In Exotropic Duane Syndrome, the surgical goal is to correct the deviation and head turn and ameliorate as much of the anomalous eye movement as possible [5]. Surgical treatment frequently requires a large recession of anomalous lateral rectus muscle in an attempt to maintain alignment in the primary position and reduce the effects of misinnervation [4]. However, it is difficult to perform enough surgical weakening of the lateral rectus even with recession far back from the equator and suturing on the globe [5]. In a severe form of lateral rectus cocontraction, a large recession cannot eliminate the action of the anomalous firing lateral rectus muscle; therefore, surgery usually results in persistence as a recurrence of the effects of miswiring [4]. In our case, a large recession of the lateral rectus could not improve the anomalous eye movement.

Inactivating the muscle may decrease or eliminate the mechanical effects of the aberrant innervations [2]. Sato et al performed free myectomy of the lateral rectus in a subject with a third nerve palsy. Postoperative magnetic resonance imaging showed a contracting lateral rectus muscle attached to the globe by a fibrous tissue able to produce some abduction [8].

The lateral rectus muscle may be functionally inactivated by disinsertion and reattachment to the orbital periosteum. Britt et al. [2] reported three patients with esotropic Duane syndrome and marked globe retraction who underwent lateral rectus fixation to the orbital wall periosteum and partial vertical rectus muscles transposition augmented with posterior fixation sutures (Foster suture). In this report, all patients showed a significant improvement in the angle of deviation and globe retraction [2].

The advantages of this procedure over extirpation and free tenotomy include permanent disinsertion of the muscle from the globe and the ability to reverse the procedure if necessary. Suturing the rectus muscle to the orbital wall also reduces the risk of globe perforation compared with maximal recession. It may be technically difficult to expose the adjacent periosteum [4].

Our patient had recurrent exotropia with severe upshoot and globe retraction. We performed disinsertion of the lateral rectus muscle and reattachment to the orbital wall. It seems that the permanent lateral rectus muscle inactivation could eliminate the anomalous lateral rectus muscle; therefore, the upshoot and globe retraction were substantially decreased.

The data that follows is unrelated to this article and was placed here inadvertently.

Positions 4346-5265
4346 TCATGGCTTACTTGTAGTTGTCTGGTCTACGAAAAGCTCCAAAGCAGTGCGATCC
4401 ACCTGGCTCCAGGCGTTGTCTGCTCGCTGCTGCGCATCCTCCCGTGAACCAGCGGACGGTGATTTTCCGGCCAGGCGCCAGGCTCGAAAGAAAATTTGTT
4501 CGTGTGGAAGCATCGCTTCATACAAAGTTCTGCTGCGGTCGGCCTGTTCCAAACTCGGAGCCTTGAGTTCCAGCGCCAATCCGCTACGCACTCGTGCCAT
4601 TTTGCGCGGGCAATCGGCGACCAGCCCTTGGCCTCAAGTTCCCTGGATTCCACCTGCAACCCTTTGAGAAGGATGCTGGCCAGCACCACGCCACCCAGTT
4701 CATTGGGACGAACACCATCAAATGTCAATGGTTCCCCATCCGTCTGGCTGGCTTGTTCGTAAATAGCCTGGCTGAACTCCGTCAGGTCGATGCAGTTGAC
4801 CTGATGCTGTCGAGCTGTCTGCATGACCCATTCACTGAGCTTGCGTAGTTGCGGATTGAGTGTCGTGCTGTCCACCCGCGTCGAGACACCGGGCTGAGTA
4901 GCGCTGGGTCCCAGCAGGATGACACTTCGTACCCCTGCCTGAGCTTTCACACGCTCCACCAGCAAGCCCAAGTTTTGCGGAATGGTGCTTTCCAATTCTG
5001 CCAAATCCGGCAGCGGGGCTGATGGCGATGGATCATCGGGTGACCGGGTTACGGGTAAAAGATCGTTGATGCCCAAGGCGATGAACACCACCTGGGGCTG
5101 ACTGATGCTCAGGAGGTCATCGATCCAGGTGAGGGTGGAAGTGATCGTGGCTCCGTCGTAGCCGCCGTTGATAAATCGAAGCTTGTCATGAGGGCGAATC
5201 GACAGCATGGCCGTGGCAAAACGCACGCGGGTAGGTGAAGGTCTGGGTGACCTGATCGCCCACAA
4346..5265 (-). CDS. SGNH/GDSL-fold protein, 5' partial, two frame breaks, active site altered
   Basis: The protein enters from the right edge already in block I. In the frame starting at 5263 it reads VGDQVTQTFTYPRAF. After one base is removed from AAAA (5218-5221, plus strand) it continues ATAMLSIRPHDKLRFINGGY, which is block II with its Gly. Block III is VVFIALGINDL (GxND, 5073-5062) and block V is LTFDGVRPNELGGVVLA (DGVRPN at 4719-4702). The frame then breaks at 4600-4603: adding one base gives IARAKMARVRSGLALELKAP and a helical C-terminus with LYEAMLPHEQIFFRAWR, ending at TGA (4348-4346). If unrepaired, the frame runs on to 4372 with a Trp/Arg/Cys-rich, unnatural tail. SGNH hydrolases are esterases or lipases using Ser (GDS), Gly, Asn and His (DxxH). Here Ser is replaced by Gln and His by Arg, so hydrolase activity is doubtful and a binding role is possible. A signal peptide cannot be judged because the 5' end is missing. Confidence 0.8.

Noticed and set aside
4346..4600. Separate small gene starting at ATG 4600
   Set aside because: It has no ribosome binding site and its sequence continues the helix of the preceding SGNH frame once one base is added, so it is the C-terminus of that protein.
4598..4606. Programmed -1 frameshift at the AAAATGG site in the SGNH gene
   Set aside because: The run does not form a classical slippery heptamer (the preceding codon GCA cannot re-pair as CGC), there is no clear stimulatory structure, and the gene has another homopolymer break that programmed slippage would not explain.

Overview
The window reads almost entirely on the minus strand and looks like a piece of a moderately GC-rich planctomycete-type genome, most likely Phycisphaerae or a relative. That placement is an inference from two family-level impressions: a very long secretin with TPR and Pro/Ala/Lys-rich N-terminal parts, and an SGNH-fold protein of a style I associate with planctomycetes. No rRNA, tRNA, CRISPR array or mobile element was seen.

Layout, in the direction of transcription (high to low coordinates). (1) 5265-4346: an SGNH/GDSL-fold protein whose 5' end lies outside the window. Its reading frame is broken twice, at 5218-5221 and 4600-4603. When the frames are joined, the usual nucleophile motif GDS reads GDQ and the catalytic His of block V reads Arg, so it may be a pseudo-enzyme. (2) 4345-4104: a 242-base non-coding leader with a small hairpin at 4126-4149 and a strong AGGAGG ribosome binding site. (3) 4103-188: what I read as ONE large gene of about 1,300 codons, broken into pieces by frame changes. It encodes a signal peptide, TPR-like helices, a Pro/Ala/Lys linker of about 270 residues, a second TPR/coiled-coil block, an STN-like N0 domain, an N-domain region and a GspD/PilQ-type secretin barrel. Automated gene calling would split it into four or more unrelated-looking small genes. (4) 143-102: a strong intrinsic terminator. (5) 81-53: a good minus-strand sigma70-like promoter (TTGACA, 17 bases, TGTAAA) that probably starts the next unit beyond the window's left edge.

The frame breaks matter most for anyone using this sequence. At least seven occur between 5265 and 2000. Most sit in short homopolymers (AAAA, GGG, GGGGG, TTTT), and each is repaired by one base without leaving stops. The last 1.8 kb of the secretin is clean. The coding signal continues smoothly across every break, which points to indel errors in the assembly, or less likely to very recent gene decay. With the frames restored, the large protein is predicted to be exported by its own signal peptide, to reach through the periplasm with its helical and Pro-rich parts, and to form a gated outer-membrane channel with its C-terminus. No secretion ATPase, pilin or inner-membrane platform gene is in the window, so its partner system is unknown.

There is a residual abduction force due to periocular connective tissue contracture after longstanding deviation. The other cause is the abducting action of the oblique muscle [4]. Therefore, the elimination of the anomalous lateral rectus and improvement of adduction could not cause consecutive esotropia in the primary position in our patient.

Conclusion

Lateral rectus muscle disinsertion and reattachment to the lateral orbital wall in a patient with Exotropic Duane Syndrome is an effective and stable procedure to improve ocular alignment, significant upshoot and severe globe retraction.

Consent

Written informed consent was obtained from the patient's next-of-kin for publication of this case report and any accompanying images. A copy of the written consent is available for review by the Editor-in-Chief of this journal.

Abbreviations

PD: 

Prism diopter.

Declarations

Authors’ Affiliations

(1)
Department of Ophthalmology, Nikookari Eye Hospital, Tabriz University of Medical Sciences

References

  1. Britt MT, Velez FG, Velez G, Rosenbaum AL: Vertical rectus muscle transposition for bilateral Duane syndrome. J AAPOS. 2005, 9: 416-421.View ArticlePubMedGoogle Scholar
  2. Britt MT, Velez FG, Velez G, Thacker N, Alcorn D, Foster RS, Rosenbaum AL: Surgical management of severe cocontraction, globe retraction, and pseudo-ptosis in Duane syndrome. J AAPOS. 2004, 8: 362-367.View ArticlePubMedGoogle Scholar
  3. Rao VB, Helveston EM, Sahare P: Treatment of upshoot and downshoot in Duane syndrome by recession and Y splitting of the lateral rectus muscle. J AAPOS. 2003, 7: 389-395.View ArticlePubMedGoogle Scholar
  4. Velez FG, Thacker N, Britt MT, Alcorn D, Foster RS, Rosenbaum AL: Rectus muscle orbital wall fixation: a reversible profound weakening procedure. J AAPOS. 2004, 8: 473-480.View ArticlePubMedGoogle Scholar
  5. Rosenbaum AL, Santiago AP: Clinical Strabismus Management. 1999, Philadelphia, PA: WB Saunders, 335-337.Google Scholar
  6. von Noorden GK: Binocular Vision and Ocular Motility. 1990, St Louis, MO: Mosby, 399-4Google Scholar
  7. Ohtsuki H, Hasebe S, Tadokoro Y, Kishimoto N, Watanabe S, Okano M: Synoptometer analysis of vertical shoot in Duane syndrome. Ophthalmologica. 1992, 204: 82-87.View ArticlePubMedGoogle Scholar
  8. Sato M, Maeda M, Ohmura T, Miyazaki Y: Myectomy of lateral rectus muscle for third nerve palsy. Jpn J Ophthalmol. 2000, 44: 555-558. 10.1016/S0021-5155(00)00212-4.View ArticlePubMedGoogle Scholar

Copyright

© Andalib and Javadzadeh; licensee BioMed Central Ltd. 2008

This article is published under license to BioMed Central Ltd. This is an Open Access article distributed under the terms of the Creative Commons Attribution License (http://creativecommons.org/licenses/by/2.0), which permits unrestricted use, distribution, and reproduction in any medium, provided the original work is properly cited.